What was behind the title, Quiet Revolutions?
I loved the idea of two very driven women being quietly industrious in revolutionary politics in rural Dorset, but also living openly in a partnership that was unconventional.
It also worked well when I considered how clay is formed and ‘resolved’ on the potter’s wheel.
What research sources were important to you?
Apart from the published works, I visited the Dorset County Museum Archives on 20 August 2013, then managed by Dr Morine Krissdottir and Judith Bond. This was an important moment in the development of the project as I had begun to uncover the depth and scale of the material – and this was daunting. You can sometimes have too much of a good thing and I was struggling with the process of refining key themes.
The visit to the archives helped to clarify my path as it underlined the need to spend more time with the subject and engage on a deeper level, even if this meant having additional material to deal with later on.
Archives are important in my work, not only as a valuable repository of information but because they can offer a tangible connection to an otherwise elusive past. The sensory nature of handling diaries and observing handwritten material is crucial to finding the human story behind the ‘subject matter’.
A good example of this came when Judith found a tape recording of Valentine’s voice for me to listen to. Valentine was apparently in the habit, in later life, of recording her thoughts on tape (she loved gadgets), and this one dealt with her views on Catholicism. The recordings form part of a series of five cassettes made by Valentine between 1966 and 1968,1 and thanks to them, I now knew what Sylvia meant by Valentine’s ‘viola’ voice.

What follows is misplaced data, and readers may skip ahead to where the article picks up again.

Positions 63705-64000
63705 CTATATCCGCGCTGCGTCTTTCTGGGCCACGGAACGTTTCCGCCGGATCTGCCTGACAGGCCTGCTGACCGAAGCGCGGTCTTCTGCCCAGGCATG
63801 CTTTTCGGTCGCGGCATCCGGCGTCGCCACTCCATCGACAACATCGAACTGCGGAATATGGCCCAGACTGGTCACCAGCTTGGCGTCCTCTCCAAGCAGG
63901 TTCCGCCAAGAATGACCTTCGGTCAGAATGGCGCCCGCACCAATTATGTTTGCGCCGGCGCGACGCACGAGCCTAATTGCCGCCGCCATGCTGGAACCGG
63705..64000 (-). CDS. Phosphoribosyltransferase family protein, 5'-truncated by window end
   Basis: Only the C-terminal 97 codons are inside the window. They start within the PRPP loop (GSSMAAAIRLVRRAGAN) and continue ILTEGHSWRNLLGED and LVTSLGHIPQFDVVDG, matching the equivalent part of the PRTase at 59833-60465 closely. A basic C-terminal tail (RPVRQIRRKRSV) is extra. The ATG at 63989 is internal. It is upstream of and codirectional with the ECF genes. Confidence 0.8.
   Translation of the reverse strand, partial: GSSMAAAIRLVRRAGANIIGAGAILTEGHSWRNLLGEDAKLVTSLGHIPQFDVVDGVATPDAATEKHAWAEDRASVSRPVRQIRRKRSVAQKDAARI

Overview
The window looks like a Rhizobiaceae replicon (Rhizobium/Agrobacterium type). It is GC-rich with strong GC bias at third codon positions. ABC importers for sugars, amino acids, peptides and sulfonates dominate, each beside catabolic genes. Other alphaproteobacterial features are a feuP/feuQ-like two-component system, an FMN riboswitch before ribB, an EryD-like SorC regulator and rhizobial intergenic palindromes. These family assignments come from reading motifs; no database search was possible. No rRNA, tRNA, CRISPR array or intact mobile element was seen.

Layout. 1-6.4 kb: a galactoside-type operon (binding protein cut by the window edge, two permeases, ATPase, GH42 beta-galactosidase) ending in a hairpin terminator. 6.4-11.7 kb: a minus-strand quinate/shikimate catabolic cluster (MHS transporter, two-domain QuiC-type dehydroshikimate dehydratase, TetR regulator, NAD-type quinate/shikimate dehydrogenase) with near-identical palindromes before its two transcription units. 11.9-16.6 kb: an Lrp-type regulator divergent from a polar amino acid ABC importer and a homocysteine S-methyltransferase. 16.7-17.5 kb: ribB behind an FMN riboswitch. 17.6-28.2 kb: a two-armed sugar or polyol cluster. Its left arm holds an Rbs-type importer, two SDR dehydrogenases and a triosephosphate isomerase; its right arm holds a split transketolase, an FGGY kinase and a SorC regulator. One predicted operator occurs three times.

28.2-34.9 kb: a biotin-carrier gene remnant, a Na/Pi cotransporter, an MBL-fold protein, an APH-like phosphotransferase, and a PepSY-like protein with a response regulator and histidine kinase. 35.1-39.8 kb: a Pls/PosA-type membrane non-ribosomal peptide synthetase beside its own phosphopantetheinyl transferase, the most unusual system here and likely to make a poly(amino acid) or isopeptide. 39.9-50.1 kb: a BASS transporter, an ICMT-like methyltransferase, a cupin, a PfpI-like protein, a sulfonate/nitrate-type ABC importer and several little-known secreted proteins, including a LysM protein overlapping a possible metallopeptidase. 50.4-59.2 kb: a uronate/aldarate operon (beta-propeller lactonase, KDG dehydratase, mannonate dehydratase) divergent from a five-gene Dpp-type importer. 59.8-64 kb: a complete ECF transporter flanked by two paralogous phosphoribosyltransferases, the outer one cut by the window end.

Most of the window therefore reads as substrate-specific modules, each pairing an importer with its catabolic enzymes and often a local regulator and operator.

Morine then made a request to see an item that was held deep in the stored collection and had not been seen before. Out of the wrapping came a multi-coloured garment, now starting to fade and deteriorate, made from patchwork fragments. It was a ‘smoking jacket’ attributed to Sylvia and hand-sewn as a present for Valentine. She describes its making in a letter of 4 April 1937 to Elizabeth Wade White:
I have finished Valentine’s patchwork coat of many colours, and she looks most beautiful in it, and I gaze on it with quite as much pride as ever Anne Bradstreet on her bed-hangings; feeling very much as she did, obnoxious – but still aware of the carping tongues which might well say – in my case – that I could have done it quite as well and in half the time by pen.2
I loved this glimpse into their early life together and to see, first-hand, an example of Sylvia’s many creative talents.